to be euro or something
standard attire was skinny jeans and the waist length / collarless leather
jacket - - in the requisite black

the meatballs are good - but probably wouldn't buy them frozen to bring home

by far the best product that sell - ORDNING utensil basket @ $2.99
have had one for 10 years - great for bachelor rinses and prevents
knives and such from spelunking into the disposal
their kitchen stuff is interesting - but open pantry design can mean
a lot clanking during food prep and clean up

 

KSG_Standard

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When I like something, I tend to go all in and study the history of whatever it is, find out how it works, study all of the different flavors/versions of it and generally try to become a subject matter expert on it....probably just like most of you fine folks. Sometimes, I'm still into whatever it is, after I've learned all about it.

I sort of wish I wasn't like this and could learn to just enjoy things without all the extra stuff.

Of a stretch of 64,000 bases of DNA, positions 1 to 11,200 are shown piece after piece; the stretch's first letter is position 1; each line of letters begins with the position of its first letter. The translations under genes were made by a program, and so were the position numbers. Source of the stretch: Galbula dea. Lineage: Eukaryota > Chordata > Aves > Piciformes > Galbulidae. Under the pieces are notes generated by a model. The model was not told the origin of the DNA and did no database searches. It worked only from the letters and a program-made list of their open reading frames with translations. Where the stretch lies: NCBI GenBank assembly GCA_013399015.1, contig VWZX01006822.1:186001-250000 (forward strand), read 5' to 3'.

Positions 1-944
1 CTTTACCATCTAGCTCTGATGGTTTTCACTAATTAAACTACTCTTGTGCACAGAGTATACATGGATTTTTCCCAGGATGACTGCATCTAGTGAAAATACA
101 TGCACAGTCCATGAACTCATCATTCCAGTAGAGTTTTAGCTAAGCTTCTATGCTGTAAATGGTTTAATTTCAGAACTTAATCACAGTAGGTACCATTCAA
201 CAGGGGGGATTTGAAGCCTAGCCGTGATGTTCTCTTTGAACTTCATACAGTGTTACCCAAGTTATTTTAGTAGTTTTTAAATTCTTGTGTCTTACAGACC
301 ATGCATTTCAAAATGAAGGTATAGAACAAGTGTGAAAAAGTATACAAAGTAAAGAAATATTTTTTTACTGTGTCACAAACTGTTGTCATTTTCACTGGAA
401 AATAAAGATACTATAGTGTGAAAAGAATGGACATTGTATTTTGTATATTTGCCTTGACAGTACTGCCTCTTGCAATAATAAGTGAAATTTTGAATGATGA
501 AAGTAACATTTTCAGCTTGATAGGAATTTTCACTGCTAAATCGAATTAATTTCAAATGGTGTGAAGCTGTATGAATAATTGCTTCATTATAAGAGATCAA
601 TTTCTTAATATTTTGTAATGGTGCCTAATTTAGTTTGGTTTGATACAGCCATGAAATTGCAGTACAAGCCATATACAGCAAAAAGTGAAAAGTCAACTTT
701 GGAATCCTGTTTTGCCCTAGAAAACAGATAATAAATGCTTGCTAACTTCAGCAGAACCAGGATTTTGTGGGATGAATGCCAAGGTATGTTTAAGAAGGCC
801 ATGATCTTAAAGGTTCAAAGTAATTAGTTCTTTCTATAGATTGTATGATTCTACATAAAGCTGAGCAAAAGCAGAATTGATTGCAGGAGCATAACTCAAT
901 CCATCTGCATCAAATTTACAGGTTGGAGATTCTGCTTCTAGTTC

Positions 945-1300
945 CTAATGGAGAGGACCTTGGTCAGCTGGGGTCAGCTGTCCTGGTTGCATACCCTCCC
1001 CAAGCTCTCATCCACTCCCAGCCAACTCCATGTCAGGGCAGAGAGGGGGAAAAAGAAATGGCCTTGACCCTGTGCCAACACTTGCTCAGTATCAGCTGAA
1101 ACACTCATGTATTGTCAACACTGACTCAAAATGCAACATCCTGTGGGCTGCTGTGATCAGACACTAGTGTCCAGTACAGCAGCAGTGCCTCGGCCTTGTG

Guy Named Sue

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there's one 11 miles away or so in very robust retail district - it's odd
I swear it was liking walking into a play - or people were pretending
to be euro or something
standard attire was skinny jeans and the waist length / collarless leather
jacket - - in the requisite black

the meatballs are good - but probably wouldn't buy them frozen to bring home

by far the best product that sell - ORDNING utensil basket @ $2.99
have had one for 10 years - great for bachelor rinses and prevents
knives and such from spelunking into the disposal